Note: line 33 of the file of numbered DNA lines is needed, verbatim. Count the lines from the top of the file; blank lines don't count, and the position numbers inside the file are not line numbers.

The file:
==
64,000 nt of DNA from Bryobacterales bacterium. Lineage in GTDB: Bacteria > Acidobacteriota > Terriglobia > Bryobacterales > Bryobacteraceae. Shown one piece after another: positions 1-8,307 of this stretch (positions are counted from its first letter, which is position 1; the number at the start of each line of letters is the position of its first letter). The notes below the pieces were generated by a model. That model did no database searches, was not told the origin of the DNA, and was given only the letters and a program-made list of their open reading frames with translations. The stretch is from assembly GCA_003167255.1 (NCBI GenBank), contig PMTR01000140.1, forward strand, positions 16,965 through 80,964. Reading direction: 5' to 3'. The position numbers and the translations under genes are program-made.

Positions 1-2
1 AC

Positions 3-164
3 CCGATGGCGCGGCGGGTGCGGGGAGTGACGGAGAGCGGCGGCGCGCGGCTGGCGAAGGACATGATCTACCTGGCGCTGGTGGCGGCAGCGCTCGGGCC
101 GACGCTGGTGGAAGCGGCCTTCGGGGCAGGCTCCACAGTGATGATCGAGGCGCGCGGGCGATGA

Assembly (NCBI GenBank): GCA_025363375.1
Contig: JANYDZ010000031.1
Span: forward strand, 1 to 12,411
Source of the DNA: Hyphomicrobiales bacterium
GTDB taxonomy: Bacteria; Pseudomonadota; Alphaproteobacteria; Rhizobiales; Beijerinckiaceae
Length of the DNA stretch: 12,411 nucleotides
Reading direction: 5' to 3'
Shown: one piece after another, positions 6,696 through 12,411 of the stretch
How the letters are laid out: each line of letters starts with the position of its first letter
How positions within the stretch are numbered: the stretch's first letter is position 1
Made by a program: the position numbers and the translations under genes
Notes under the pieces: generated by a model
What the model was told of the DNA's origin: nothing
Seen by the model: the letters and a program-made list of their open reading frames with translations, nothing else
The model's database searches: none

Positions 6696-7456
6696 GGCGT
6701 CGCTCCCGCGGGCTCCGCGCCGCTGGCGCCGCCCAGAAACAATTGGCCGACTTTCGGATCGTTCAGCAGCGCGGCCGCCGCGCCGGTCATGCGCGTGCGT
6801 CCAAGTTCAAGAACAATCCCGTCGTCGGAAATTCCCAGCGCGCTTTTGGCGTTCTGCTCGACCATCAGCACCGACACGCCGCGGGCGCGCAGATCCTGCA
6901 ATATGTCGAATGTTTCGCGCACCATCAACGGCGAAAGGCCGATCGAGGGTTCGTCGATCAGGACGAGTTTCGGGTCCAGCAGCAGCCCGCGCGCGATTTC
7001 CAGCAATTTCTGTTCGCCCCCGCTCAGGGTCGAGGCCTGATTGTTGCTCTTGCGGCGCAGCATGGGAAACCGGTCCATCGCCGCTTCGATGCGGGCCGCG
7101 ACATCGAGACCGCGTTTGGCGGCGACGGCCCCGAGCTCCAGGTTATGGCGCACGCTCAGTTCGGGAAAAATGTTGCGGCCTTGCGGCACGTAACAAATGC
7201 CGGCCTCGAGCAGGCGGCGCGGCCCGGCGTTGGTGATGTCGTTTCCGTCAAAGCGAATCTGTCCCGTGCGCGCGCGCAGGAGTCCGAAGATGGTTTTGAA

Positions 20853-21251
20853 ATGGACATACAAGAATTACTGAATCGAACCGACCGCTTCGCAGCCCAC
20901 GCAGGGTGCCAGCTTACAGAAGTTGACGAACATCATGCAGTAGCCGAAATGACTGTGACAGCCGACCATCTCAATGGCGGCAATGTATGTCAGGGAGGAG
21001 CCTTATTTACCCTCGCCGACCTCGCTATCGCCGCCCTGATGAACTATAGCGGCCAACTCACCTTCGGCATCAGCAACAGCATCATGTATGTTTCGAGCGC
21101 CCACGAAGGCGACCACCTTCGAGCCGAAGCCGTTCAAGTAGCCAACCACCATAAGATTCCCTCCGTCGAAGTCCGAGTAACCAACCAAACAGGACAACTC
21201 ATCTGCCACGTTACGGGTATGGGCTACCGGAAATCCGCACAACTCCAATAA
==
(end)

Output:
21001 CCTTATTTACCCTCGCCGACCTCGCTATCGCCGCCCTGATGAACTATAGCGGCCAACTCACCTTCGGCATCAGCAACAGCATCATGTATGTTTCGAGCGC